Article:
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Comments

  1. Bakyrdhero Bakyrdhero Member

    Why not just apply for a title? That’s a lot of money for a garage showpiece.

    Like 8
  2. Phlathead Phil

    Once a car gets shoved to the side, as it is in this case, it’s not likely to get out and about. Problem with a DeLorean is it’s parts. Are there any available? 19 k is a bundle. Then there is that Renault engine issue.

    Like 5
    • Patrick Shea

      One of the great things about DeLorean ownership (we own 4) is the part availability. There is literally nothing that is not available for the car. Trim, body panels, every single mechanical part etc is all available and many have not only been reproduced but re-engineered such as the fuel pump module and much of the switch gear. The engine is not the most powerful or the greatest sounding V-6, but they are reliable and with attention the PRV will last as long as anything else made in the mechanically fuel injected, lamda controlled early 80’s. The frame was originally epoxy coated and this would chip away and cause rust. This is the biggest knock on the cars, and many have replacement frames because of this. This is the first thing a prospective buyer needs to check. Other than that, everything else is basic stuff and available either in the aftermarket or at one of the multiple DeLorean franchises here in the states and abroad as well.

      Like 3
      • JoeNYWF64

        I would think the gullwing doors would leak, driving in the rain, like, but not as bad as, those did on the Bricklin.
        & therefore i am surprised that ANY of these cars(like old vettes) were driven in the rain/salt! Even if the epoxy chipped off, if there was no bad weather driving, the frame should not rust [through] – correct?
        Is that clash of light color carpet & dark colored seats here rare, or suspicious?
        Too bad it did not get better looking stainless door mirrors.

  3. Classic Steel

    No title no thanks…

    A salvage title is not cool for collection pricing.

    Why not just go back to the future. and get this title 🧐

    I know a couple owners and their comments are always look out for frame rust…. ceramic covered that sweat snd ruin…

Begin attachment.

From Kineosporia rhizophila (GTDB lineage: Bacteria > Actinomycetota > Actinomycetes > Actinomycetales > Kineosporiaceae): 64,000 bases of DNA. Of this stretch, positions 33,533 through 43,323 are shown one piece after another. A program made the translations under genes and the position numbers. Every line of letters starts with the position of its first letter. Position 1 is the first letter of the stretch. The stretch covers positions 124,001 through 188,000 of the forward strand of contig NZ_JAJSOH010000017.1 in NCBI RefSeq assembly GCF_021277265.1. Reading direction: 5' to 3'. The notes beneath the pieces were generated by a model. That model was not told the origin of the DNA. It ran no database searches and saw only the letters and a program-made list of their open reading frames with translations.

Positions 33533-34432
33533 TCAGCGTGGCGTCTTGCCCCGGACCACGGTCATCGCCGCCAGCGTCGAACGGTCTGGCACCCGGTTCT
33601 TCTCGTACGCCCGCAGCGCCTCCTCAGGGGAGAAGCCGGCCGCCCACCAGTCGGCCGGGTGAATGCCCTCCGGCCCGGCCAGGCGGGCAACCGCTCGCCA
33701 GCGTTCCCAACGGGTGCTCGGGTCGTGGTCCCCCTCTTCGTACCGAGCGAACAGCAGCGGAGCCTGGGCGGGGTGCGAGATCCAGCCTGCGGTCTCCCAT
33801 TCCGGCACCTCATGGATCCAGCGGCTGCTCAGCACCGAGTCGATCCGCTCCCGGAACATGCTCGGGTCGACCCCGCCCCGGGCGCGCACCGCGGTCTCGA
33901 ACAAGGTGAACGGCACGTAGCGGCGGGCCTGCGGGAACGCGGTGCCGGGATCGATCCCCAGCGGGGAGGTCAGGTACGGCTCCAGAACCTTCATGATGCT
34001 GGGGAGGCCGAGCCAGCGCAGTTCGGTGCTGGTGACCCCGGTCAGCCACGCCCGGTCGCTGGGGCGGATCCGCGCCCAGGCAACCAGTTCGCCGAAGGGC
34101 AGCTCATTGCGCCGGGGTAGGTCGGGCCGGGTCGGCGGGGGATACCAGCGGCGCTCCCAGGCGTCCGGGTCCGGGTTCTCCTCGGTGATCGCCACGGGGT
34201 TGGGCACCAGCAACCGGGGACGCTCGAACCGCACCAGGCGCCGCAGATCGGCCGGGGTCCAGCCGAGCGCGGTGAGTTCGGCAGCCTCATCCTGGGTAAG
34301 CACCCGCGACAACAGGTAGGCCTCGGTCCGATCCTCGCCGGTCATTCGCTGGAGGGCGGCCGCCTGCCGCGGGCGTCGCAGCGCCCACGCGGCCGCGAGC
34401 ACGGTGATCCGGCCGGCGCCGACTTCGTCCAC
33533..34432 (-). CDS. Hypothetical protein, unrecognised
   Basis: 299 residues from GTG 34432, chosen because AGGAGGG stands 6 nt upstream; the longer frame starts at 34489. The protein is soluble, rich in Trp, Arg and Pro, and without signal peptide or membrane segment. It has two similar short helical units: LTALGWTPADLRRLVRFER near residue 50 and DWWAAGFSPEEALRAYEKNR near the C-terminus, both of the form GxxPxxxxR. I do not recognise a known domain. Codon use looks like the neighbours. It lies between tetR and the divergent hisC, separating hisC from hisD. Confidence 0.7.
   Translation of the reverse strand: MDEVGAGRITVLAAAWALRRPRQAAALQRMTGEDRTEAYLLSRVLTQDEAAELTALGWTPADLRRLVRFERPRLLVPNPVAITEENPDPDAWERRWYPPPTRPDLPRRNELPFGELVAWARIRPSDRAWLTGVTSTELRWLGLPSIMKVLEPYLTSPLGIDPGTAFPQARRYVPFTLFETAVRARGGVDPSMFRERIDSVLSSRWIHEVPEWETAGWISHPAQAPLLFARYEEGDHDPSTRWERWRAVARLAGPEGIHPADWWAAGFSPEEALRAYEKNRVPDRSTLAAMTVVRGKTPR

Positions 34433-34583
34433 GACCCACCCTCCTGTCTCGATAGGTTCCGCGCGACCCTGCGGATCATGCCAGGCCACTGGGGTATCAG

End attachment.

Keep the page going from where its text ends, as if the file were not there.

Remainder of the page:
FYI
    Ohio owner should have asked the Delorean club the number of the traveling original mechanic to get his running…

    The non title left fender is probably worth 4000 now since the Ohio warehouse with parts back in the day destroyed parts during closure and messed up on clearing only left side fenders 🤨

    Its a shame Shelby couldn’t have bought the factory and refitted engines 😉

    https://www.deloreanguide.com/new-posts/frame-rustquite-possibly-the-1-value-killer-in-delorean-cars-today

  4. Leland

    Rotary? Was that the Mazda mill or the canceled GM one?

    Like 2
  5. Leland

    Now I think about it, should have called up Chrysler for a turbine! Imagine what a cool car that would have been!

    Like 1
  6. Stan Kaminski

    5,400 Original miles. What other kind can they be? Rental? Leased? Fake? Non-original? Unknown? It’s not like 4,000 were put on by the original owner and the rest by somebody else. In this case you could make an exception that Marty put some on in 1985 before returning from the future. All kidding aside simply say miles.

    • TallPaul

      Could be 5400 miles after engine rebuild, after replacement of odometer, or mileage on odometer after it had rolled over. Stating that they are “original miles” makes it clear! I know some Delorean owners and they don’t seem to have problems getting parts.

  7. Vincent A

    I’ve looked into this car. Had nypd auto crime run the VIN
    Something is sketchy about it

  8. hatofpork

    I imagine a PRV V6 wouldn’t be too hard to source, should a replacement become necessary, providing the ones made for this car weren’t modified too drastically. 88 mph here we come!

    Like 1
  9. Patrick Shea

    Reply to JoeNYWF64, the gull wing doors are extremely well sealed and we haven’t ever had any issue with them leaking. Staying up, well that is another story lol. The torsion bars need to be in perfect adjustment and the helper pistons wear out quickly. The frame was susceptible to rust when even the slightest chunk of epoxy was chipped away. The water finds a way behind and rusts out from within. It is terrible. But yes, if it wasn’t ever exposed to bad weather/water it would most likely be ok. Regarding the interior, the very early cars and the very late cars, such as this, had black or very dark grey seats and door panels with lighter grey carpets as seen here. The grey was the most common interior color as a majority of the mid production cars, such as cars built in October of 1981 which was the high point for production, had that configuration. Early and late cars with the black or dark grey seats and door panels are desirable and the parts are readily available for them as well.